“Appeals from bench trials, where the trial judge sits as the trier of fact and has the opportunity to assess the credibility of the witnesses, are reviewed under the clearly erroneous standard. And we will not disturb a trial court's findings if there is any evidence to support them.”2 The trial court made the following findings of fact: Clarence Brantley loaned money to Allen, and the collateral for this debt was a 1987 Rolls Royce. The title to this car was in Brantley's name, and the car itself was in Brantley's possession. On June 21, 2007, Allen met with Brantley to pay off the debt, but he did not have sufficient funds. Allen sought the funds needed from Santana, and on June 27, 2007, Santana loaned Allen $20,000. Of this sum, $10,000 was used to pay off the balance of Allen's loan from Brantley. Brantley signed the assignment and warranty section of the Rolls Royce certificate of title, but did not fill in the blank for the purchaser's name. Allen admitted that on June 27, 2007, or shortly thereafter, he gave the Rolls Royce certificate of title to Santana to hold until Allen's debt to Santana was paid. Thereafter, Santana loaned further funds to Allen: on July 12, 2007, Santana made a withdrawal of $4,000, which was deposited into Allen's account; and on July 21, 2007, Santana issued a check for $16,000 to Allen. Allen admitted that he owed Santana $40,000 as well as $10,000 in interest. Allen also admitted that the Rolls Royce vehicle was the collateral for this loan.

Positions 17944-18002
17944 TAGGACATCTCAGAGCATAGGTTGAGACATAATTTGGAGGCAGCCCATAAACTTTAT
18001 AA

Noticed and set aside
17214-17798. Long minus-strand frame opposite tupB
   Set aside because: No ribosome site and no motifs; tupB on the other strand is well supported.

Santana admitted that he filled in his own name in the blank for “purchaser” on the Rolls Royce certificate of title. On July 21, 2007, Santana submitted a title application for the Rolls Royce vehicle to the Georgia Department of Revenue (DOR). Santana's title was disputed, and on November 20, 2007, the DOR cancelled the title it had issued to Santana. The DOR then issued a certificate of title to Brantley, who transferred his title to Allen. Allen submitted a title application to the DOR, which issued a certificate of title for the Rolls Royce to Allen. Santana petitioned the DOR for reinstatement of title in his name, and a hearing on this matter was held on May 29, 2008, before the administrative law judge (ALJ) in the Office of State Administrative Hearings (OSAH). The ALJ issued its decision on June 30, 2008, nunc pro tunc to June 27, 2008, determining that the DOR acted properly in cancelling Santana's certificate of title, because in failing to enter the purchaser's name, Brantley had not properly executed an assignment and warranty of title. The ALJ affirmed the DOR's issuance of a certificate of title for the Rolls Royce to Allen.3